The Attach and Detach methods are fairly straightforward, but I will go into a little more detail with the Notify method. This method traverses the list of Observers that are attached to the Subject and calls the Update method for each observer that it finds. The fController field that is the real subject (Clock Timer) has to be cast back to an IInterface in order to be passed to the Update method of the Observer interface.

A Universal Ticker


Here is the interface definition for the ‘mechanism’ of our clock:


IClockTimer = interface
['{xxxxxxxx-xxxx-xxxx-xxxx-xxxxxxxxxxxx}']
function GetTime: TDateTime;
end;


The declaration of the TClockTimer implementing class is slightly different from the non-interface version. Instead of deriving from TObject, it derives from TInterfacedObject in order to give us a ready-made implementation of IInterface and then also implements the Clock Timer and Subject interfaces.


TClockTimer = class(TInterfacedObject, IClockTimer, ISubject)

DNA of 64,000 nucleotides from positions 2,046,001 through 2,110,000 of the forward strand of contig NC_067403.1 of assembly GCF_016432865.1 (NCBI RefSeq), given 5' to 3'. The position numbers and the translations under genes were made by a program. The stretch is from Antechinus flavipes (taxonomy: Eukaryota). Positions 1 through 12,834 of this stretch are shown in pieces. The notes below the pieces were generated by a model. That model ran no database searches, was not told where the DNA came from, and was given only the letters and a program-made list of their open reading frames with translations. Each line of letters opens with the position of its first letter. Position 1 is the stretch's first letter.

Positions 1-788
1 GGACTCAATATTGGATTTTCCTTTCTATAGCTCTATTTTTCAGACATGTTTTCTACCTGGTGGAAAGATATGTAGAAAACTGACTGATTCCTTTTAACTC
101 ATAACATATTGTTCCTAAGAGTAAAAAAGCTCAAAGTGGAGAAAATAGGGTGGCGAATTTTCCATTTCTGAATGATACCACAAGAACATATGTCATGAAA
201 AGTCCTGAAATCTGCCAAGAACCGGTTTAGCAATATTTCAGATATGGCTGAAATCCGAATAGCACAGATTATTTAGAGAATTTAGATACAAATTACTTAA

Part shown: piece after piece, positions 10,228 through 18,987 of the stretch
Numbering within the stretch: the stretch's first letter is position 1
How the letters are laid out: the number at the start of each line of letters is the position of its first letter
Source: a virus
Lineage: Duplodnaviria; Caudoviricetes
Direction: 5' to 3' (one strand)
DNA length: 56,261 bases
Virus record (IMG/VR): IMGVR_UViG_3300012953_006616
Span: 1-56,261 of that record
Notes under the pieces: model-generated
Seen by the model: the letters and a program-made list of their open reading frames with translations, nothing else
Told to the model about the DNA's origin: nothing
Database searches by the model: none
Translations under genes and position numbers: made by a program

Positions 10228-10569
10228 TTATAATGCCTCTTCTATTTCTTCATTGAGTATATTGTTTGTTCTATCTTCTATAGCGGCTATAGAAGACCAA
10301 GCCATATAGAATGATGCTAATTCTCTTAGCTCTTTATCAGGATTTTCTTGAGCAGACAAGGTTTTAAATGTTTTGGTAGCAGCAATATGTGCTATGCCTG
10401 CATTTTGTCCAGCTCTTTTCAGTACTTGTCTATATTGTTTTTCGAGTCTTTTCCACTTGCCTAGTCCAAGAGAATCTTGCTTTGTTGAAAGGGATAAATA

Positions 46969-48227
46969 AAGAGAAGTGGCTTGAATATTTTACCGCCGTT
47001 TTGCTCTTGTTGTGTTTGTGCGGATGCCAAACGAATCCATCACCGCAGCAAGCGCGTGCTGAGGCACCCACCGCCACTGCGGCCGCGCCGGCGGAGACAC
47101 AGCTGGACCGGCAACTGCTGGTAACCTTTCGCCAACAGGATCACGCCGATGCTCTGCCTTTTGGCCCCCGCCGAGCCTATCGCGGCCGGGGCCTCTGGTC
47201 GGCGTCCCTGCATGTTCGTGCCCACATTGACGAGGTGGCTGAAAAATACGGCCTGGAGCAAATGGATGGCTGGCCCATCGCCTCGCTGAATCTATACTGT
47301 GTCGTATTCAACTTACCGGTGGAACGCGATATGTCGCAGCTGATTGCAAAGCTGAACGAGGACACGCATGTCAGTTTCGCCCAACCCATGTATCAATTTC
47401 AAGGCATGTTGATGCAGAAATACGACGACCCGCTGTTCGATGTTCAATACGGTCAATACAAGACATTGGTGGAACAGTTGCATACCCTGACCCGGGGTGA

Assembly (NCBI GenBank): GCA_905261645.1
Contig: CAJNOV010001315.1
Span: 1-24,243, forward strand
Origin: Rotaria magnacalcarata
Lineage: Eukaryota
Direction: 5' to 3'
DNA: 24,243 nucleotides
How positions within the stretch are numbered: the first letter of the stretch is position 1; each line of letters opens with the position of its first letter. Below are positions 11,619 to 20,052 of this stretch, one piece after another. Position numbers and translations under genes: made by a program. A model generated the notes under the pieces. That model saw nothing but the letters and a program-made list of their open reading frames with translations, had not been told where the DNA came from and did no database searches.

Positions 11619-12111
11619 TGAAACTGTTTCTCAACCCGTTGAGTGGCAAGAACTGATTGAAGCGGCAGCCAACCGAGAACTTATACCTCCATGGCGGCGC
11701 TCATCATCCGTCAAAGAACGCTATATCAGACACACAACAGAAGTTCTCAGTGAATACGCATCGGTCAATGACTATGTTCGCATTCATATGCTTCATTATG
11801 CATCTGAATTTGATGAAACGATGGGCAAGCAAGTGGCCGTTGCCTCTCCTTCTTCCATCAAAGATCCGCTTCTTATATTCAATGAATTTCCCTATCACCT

private
fTimer: TTimer;
fInternalTime: TDateTime;
fSubject: ISubject;
function GetTime: TDateTime;
procedure Tick(Sender: TObject);
property Subject: ISubject
read fSubject
implements ISubject;
public
constructor Create;
end;


The main differences are: all methods (apart from the constructor) and properties are now private because they will only be accessed through the supported Interfaces. The Subject property is declared with the implements directive so that any attempt to reference the ISubject interface will be redirected to the embedded TSubject instance.


destructor TClockTimer.Destroy;
begin
fTimer.Enabled := False;
fTimer.Free;